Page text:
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NOAA removes the eastern Steller sea lion from the Endangered Species Act list

After public input and careful scientific review, NOAA Fisheries has found that the eastern distinct population segment of Steller sea lions has recovered and can be removed from the list of threatened species under the Endangered Species Act. This is the first species NOAA has delisted due to recovery since the eastern North Pacific gray whale was taken off the list of threatened and endangered species in 1994.

"We're delighted to see the recovery of the eastern population of Steller sea lions," said Jim Balsiger, Administrator of NOAA Fisheries' Alaska Region. "We'll be working with the states and other partners to monitor this population to ensure its continued health."

NOAA has concluded delisting is warranted because the species has met the recovery criteria outlined in its 2008 recovery plan and no longer meets the definition of a threatened or endangered species under the act. A threatened species is one that is likely to become endangered within the foreseeable future throughout all or a significant portion of its range. An endangered species is one that is in danger of extinction throughout all or a significant portion of its range.

The best available scientific information indicates the eastern Steller sea lion has increased from an estimated 18,040 animals in 1979 to an estimated 70,174 in 2010, the most recent year for which data are available. Eastern Steller sea lions will continue to be protected under provisions of the Marine Mammal Protection Act.

Steller sea lions were first listed as a threatened species under the ESA in 1990. In 1997, NOAA scientists recognized two distinct population segments of Steller sea lions: a western and an eastern segment. The eastern segment includes Steller sea lions from Cape Suckling, Alaska, south to California’s Channel Islands. The western population segment remains classified as endangered. NOAA is not proposing any changes to the status of the western Steller sea lion.

On June 29, 2010, NOAA Fisheries provided notice that it was initiating a status review of the eastern Steller sea lion and requested public comment. During the comment period, NOAA Fisheries received two petitions to delist the eastern Steller sea lion: one from the states of Washington and Oregon; and one from the State of Alaska.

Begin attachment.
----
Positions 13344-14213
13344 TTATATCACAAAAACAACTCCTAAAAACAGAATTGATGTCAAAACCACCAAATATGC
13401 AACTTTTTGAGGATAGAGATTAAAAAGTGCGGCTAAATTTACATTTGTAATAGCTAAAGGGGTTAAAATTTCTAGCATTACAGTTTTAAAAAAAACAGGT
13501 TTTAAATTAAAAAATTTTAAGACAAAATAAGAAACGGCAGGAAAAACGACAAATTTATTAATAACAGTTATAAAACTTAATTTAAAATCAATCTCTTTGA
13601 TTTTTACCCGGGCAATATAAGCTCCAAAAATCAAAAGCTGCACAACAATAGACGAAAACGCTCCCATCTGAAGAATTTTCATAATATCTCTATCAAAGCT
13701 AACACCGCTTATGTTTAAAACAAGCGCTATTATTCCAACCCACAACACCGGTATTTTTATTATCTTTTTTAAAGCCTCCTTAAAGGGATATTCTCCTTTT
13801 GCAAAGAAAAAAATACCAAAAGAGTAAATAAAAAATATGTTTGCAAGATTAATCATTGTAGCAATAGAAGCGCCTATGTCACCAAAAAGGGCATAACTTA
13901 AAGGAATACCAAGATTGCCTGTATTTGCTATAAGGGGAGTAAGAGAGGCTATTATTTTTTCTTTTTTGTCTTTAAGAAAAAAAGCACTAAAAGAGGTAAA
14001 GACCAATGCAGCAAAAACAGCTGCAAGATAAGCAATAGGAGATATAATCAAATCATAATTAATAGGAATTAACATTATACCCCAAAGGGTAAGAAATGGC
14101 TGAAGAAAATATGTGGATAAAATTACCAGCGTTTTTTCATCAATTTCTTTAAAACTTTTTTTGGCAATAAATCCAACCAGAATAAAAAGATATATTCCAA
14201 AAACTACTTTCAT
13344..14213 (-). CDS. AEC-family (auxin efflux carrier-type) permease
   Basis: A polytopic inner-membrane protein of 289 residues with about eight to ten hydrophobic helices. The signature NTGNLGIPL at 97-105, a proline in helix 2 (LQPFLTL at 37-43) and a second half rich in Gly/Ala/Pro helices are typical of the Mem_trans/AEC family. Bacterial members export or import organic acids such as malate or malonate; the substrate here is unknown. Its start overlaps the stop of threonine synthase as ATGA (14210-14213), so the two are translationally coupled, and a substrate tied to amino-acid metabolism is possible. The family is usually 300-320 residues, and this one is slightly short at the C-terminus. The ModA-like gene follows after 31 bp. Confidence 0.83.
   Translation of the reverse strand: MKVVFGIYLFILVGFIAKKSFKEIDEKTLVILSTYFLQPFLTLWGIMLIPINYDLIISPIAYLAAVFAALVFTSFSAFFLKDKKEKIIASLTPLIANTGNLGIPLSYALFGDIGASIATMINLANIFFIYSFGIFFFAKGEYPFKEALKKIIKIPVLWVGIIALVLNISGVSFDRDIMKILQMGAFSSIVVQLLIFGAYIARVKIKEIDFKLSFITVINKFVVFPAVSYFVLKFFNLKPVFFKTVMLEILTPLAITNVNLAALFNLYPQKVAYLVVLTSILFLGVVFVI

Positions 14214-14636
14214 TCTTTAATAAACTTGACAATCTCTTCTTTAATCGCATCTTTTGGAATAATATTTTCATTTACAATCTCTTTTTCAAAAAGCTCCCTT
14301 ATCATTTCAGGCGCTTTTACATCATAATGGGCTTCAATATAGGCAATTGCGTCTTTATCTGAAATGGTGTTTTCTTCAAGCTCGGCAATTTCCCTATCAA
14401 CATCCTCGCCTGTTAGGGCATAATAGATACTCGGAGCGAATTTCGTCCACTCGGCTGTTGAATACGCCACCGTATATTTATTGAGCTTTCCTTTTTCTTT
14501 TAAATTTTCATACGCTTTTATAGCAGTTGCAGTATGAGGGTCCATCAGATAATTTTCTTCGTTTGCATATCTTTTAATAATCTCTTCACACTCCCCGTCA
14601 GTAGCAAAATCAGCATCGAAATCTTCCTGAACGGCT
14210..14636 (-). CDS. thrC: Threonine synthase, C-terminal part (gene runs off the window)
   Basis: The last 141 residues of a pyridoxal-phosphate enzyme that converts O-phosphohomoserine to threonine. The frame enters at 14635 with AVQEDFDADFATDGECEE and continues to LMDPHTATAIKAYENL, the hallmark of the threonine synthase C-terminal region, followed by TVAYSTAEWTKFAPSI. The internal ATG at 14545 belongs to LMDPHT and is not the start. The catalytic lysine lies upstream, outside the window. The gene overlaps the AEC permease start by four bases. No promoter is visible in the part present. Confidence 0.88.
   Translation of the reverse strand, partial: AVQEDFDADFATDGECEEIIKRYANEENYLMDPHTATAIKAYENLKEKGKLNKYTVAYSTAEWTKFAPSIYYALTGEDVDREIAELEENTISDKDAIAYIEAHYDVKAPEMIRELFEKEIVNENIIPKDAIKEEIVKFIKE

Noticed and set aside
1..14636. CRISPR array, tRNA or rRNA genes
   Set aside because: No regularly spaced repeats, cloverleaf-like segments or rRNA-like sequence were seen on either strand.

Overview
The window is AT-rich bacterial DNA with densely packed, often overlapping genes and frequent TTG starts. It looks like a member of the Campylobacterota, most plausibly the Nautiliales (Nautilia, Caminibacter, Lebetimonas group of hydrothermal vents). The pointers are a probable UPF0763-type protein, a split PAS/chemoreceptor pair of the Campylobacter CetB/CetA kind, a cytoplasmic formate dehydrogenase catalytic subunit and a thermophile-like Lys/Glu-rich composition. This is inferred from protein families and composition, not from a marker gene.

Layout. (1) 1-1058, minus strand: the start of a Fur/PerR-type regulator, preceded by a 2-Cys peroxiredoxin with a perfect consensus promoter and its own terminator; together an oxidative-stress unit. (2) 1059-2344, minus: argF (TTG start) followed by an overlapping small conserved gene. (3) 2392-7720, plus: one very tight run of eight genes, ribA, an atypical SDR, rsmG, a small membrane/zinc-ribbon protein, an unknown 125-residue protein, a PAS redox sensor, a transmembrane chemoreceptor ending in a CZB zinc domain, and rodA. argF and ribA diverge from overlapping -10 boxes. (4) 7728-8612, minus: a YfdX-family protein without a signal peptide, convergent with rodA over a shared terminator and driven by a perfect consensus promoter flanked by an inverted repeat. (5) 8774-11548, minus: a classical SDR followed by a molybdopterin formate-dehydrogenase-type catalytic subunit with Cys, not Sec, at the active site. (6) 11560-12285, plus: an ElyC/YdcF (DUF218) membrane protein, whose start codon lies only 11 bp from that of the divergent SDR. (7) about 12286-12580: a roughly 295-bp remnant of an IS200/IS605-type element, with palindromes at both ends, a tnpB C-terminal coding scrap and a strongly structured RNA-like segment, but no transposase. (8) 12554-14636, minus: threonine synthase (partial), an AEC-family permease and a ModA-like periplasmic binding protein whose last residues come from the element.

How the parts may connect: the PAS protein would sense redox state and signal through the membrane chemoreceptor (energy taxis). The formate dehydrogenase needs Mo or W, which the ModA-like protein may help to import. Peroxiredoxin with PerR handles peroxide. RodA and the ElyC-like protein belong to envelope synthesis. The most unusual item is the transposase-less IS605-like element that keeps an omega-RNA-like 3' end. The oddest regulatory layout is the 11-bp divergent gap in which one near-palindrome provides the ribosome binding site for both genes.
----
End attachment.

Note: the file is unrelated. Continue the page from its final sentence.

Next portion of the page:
On April 18, 2012, NOAA released a draft status review, which underwent independent peer review and proposed to remove eastern sea lions from the list of endangered and threatened wildlife. NOAA requested, received, and considered 1,144 public comments during the 60-day comment period. 

With the delisting, federal agencies proposing actions that may affect the eastern Steller sea lions are no longer required to consult with NOAA Fisheries under section 7 of the ESA. However, NOAA Fisheries will continue to monitor the effects of proposed projects on the eastern population to ensure existing measures under the MMPA provide protection necessary to maintain recovered status.

NOAA Fisheries is proceeding carefully to ensure the eastern population segment remains strong. Working with affected states and other partners, NOAA has developed a post-delisting monitoring plan for this population. As a precautionary measure, the plan will be in effect for 10 years--twice the five year time requirement under the ESA. If implemented as intended, this plan takes the important steps necessary to maintain the recovered status of the eastern Steller sea lion. 

The delisting of the eastern Steller sea lion will take effect 30 days after publication of the final rule in the Federal Register.

NOAA’s mission is to understand and predict changes in the Earth's environment, from the depths of the ocean to the surface of the sun, and to conserve and manage our coastal and marine resources. Join us on Facebook, Twitter and our other social media channels at http://www.noaa.gov/socialmedia.

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